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Resources Books

Demilitarization for Deep Decarbonization: Reducing Militarism and Military Expenditures...

by Tamara Lorincz, Senior IPB Researcher, September 2014, 80pp

 

To help countries chart a path to low-carbon energy systems and economies, the UN launched the Deep Decarbonization Pathways Project (DDPP). However most of the military sector’s fuel consumption and emissions are excluded from national greenhouse gas inventories. In Demilitarization for Deep Decarbonization: Reducing Militarism and Military Expenditures to Invest in the UN Green Climate Fund and to Create Low-Carbon Economies and Resilient Communities, IPB argues that war must stop for global warming to slow down. Military expenditures must be reduced and re-directed for climate finance to create low carbon economies and climate-resilient communities. Disarmament must take place alongside mitigation and adaptation.

Opportunity Costs: Military Spending and the UN Development Agenda

By Colin Archer and Annette Willi, 2012

 

IPB wrote a Position Paper entitled Opportunity Costs: Military Spending and the UN's Development Agenda. It makes the case that military spending should be taken into consideration in the debate now under way on the UN's Post-2015 Development Agenda (following on from the Millennium Development Goals). In IPB's view, militarization is a significant factor in the sustainable development equation, often undermining the security of citizens. At the same time, the massive resources devoted to the military sector could - if even a small portion were reallocated - make a major contribution to meeting the challenges of mass poverty, unemployment and climate change.

 

Nuclear weapons: at what cost?

Ben Cramer, 2009, 150pp

 

Nuclear weapons not only threaten massive destruction, but they also incur enormous costs. Apart from the damage caused by blast, fire and radioactive fallout from actual use in warfare, the weapons impose major financial, moral and political costs on nuclear weapons states and countries that host the weapons. The US alone spends annually over US$ 50 billion on its nuclear arsenal, and the global annual total is around  $90 billion. At a time of global economic crisis, when the international community is also struggling to come up with ways to respond to climate challenge and dwindling energy resources, can this be the right use of public money? Nuclear Weapons: At What Cost? offers a survey of the costs of the nuclear weapons programmes of all the relevant states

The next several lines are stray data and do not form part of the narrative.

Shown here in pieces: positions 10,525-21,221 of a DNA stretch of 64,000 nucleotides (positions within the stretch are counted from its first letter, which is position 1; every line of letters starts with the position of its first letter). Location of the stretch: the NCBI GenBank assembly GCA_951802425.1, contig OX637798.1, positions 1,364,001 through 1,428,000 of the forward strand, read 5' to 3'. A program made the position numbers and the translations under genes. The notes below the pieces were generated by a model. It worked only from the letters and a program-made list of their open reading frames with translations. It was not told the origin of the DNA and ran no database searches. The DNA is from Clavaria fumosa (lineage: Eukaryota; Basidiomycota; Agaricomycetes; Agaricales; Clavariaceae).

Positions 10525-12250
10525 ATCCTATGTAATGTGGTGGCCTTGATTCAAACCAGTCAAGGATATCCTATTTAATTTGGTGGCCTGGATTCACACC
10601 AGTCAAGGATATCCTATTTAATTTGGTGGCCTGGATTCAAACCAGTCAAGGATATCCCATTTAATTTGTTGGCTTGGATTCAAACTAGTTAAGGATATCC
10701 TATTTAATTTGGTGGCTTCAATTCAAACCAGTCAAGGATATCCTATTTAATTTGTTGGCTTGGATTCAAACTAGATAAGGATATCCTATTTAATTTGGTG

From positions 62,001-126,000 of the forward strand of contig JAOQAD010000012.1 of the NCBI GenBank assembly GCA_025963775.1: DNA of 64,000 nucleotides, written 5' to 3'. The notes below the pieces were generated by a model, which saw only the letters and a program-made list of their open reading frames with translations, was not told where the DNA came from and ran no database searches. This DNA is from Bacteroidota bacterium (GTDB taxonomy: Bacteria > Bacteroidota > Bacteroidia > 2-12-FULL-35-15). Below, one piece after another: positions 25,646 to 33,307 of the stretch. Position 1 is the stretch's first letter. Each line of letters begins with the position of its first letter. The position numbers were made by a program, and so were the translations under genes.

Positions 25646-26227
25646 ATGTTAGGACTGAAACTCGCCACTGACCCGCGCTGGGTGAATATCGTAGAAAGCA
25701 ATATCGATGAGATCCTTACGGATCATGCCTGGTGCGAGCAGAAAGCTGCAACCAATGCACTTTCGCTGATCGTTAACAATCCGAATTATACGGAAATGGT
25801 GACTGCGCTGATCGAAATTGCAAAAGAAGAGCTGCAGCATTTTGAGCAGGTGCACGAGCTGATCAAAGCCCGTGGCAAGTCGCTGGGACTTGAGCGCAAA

Whose priorities? A guide campaigners on military and social spending

Colin Archer, 2007, 74pp


Whose-Priorities sketches some approaches to campaigning in opposition to militarism, and offer summary accounts of 18 projects undertaken by civil society groups around the world.

 

This book is available in Arabic, Catalan, German and Spanish.

 

Warfare or Welfare?

Colin Archer and David Hay-Edie, 2005, 96pp

 

Disarmament for Development in the 21th Century. A human security approach

Warfare or Welfare sets out information and arguments that form the basis of our DforD programme. The two main issues addressed are military spending and the effects of weapon systems on development.

 

Translations in French, German and Arabic are available on request

From War to Peace

Caroline Guinard, 2002, Co-published by the IPB and Nonviolence International, 176pp


From War to Peace Summary is a practical handbook for peace negotiators, either governmental or non state actors, drawing on nine specific country studies of transitions from armed conflict to peace.

Read the summary of findings here.

Peace is Possible

Fredrik S. Heffermehl, 2000


Peace is Possible aims at showing, with personal stories and practical experience recounted by people like Nelson Mandela, his holiness the Dalai Lama, Jody Williams, Daniel Ellsberg, Howard Zinn, and unknown grassroots activists, that everyone can find their way to contribute, and that the peace movement makes a real difference in today's world.

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